Switched On: The four Ses of the iPhone 4S

Each week Ross Rubin contributes Switched On, a column about consumer technology.

The most surprising thing about the iPhone 4S is that people were surprised by the iPhone 4S, for there is ample precedent to the company both confining upgrades largely to a speed bump and to saying no to a host of potential new features. As to the former, the iPhone 4S is straight out of the playbook of Apple's successful upgrade of the Apple 3G to the 3GS, although the competition wasn't as strong as it is today.

Similarly, when Apple first lowered the price of the iPod touch below $200 in 2009 amidst widespread speculation that it would add a front-facing camera for FaceTime (which it did in the next generation), the company noted that it didn't think the product needed any more "stuff." So, what, then, defines the iPhone 4S? The differentiators can be thought of as four "Ses."

Speed. The most significant specification change to the iPhone 4S from its predecessor is the bump to Apple's A5 processor, which currently inhabits the slim encasing of the iPad 2. As such, we can get a sense of the speed and battery life benefits by comparing the original iPad to its sequel. While it has certainly resulted in a snappier experience and enabled developers to do new things by utilizing a superior graphics engine in their apps, it hasn't really made a fundamental difference yet. Perhaps the best reason to opt for the iPhone 4S's faster processor is that it should help run future versions of iOS better, as was the case for the 3GS.

Shooting. The iPhone 4S bumps the resolution of its digital stills from 5 megapixels to 8 megapixels (available in competitive cameras even at the launch of the iPhone 4) and its HD video capture resolution from 720p to 1080p. Apple primarily talked up the photos during the introduction. The improvement -- particularly in conjunction with the speedy shot time and home screen camera launching feature of iOS 5 -- continues the new emphasis on imaging that Switched On discussed when the iPhone 4 launched. Indeed, there are now a host of add-on lenses created for the iPhone 4 that should work well with the iPhone 4S's identical body.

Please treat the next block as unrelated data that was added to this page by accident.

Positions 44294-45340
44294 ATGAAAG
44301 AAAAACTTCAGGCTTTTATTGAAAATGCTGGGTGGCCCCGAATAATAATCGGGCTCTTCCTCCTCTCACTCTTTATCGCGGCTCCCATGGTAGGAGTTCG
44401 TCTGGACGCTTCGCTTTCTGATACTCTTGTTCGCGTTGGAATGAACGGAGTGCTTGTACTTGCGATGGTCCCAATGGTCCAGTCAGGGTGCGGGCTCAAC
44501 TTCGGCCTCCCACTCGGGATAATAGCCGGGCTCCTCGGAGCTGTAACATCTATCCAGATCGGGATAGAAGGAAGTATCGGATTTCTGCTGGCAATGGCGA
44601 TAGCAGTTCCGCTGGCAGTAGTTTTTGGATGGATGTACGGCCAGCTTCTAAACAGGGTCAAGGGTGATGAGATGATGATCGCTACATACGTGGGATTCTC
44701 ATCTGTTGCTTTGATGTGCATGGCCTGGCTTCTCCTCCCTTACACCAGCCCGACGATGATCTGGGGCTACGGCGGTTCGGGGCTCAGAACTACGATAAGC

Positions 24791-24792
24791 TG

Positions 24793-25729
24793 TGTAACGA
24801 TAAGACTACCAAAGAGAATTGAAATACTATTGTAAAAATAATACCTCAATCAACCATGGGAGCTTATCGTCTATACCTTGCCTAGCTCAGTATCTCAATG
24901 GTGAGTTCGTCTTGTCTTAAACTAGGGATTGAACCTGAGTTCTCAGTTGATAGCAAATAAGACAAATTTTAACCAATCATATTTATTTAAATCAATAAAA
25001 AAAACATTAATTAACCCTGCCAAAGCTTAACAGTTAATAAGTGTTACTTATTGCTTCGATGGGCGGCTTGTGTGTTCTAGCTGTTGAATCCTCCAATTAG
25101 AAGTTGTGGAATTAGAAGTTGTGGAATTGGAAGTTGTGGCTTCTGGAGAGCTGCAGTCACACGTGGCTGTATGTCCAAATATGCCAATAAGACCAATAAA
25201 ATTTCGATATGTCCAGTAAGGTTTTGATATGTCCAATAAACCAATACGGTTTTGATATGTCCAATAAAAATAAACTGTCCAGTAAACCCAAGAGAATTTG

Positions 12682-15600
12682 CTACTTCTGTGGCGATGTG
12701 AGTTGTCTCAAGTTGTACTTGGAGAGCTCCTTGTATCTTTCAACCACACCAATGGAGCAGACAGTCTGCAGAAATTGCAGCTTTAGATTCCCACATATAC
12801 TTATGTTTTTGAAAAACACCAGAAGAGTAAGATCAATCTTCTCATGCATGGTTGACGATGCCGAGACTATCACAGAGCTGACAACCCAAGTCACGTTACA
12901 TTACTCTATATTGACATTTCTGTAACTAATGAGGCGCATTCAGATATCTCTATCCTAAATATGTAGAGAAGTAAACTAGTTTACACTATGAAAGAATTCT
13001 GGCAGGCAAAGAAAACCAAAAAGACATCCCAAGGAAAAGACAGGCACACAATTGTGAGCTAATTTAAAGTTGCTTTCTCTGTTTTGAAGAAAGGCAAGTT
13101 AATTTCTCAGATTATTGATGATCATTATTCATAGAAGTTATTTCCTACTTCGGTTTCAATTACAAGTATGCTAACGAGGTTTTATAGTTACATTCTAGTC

Siri. The showstopper of the iPhone 4S launch, it wasn't any news that Apple had acquired Siri, but the software has obviously come a long way since Apple purchased it and is integrated into core functions of the handset as well as Wolfram Alpha for getting answers directly from the internet. While there was no announcement of the long-rumored new mapping application from Apple this week, Siri nonetheless represents Apple further asserting its online independence from Google in circumventing its lists of links.

Sprint. In several ways, the introduction of the iPhone 4S was about expanding the iOS base. While there was no prepaid iPhone announcement, Apple did introduce the iPhone on Sprint, one of the two biggest players in prepaid. At a Sprint event on Friday, the #3 carrier noted that the lack of an iPhone was the #1 reason customers gave for leaving the carrier, so having the iPhone and iPhone 4S available to these customers for the first time should bolster Apple's market share. In addition, the free 3GS available at AT&T and the untouched iPod touch dropping back below $200 should also help drive the iOS developer base.

Five years after the debut of the original iPhone, the iPhone 4S raises questions as to whether the product has reached "middle age." After all, the basic industrial design of the MacBook Pro has not changed dramatically since the titanium PowerBook G4 of 2001, the Mac Pro's look goes back to the PowerMac G5 enclosure of 2003, and the aluminum iMac's since 2007. Apple has never been a company to seek out the most impressive specification available to address competitors. Rather, with iOS 5 and iCloud, it will bring the integration of two other "Ses" -- software and services -- to a set of devices that extends far beyond a phone that held few surprises.

Ross Rubin (@rossrubin) is executive director of industry analysis for consumer technology at market research and analysis firm The NPD Group. Views expressed in Switched On are his own.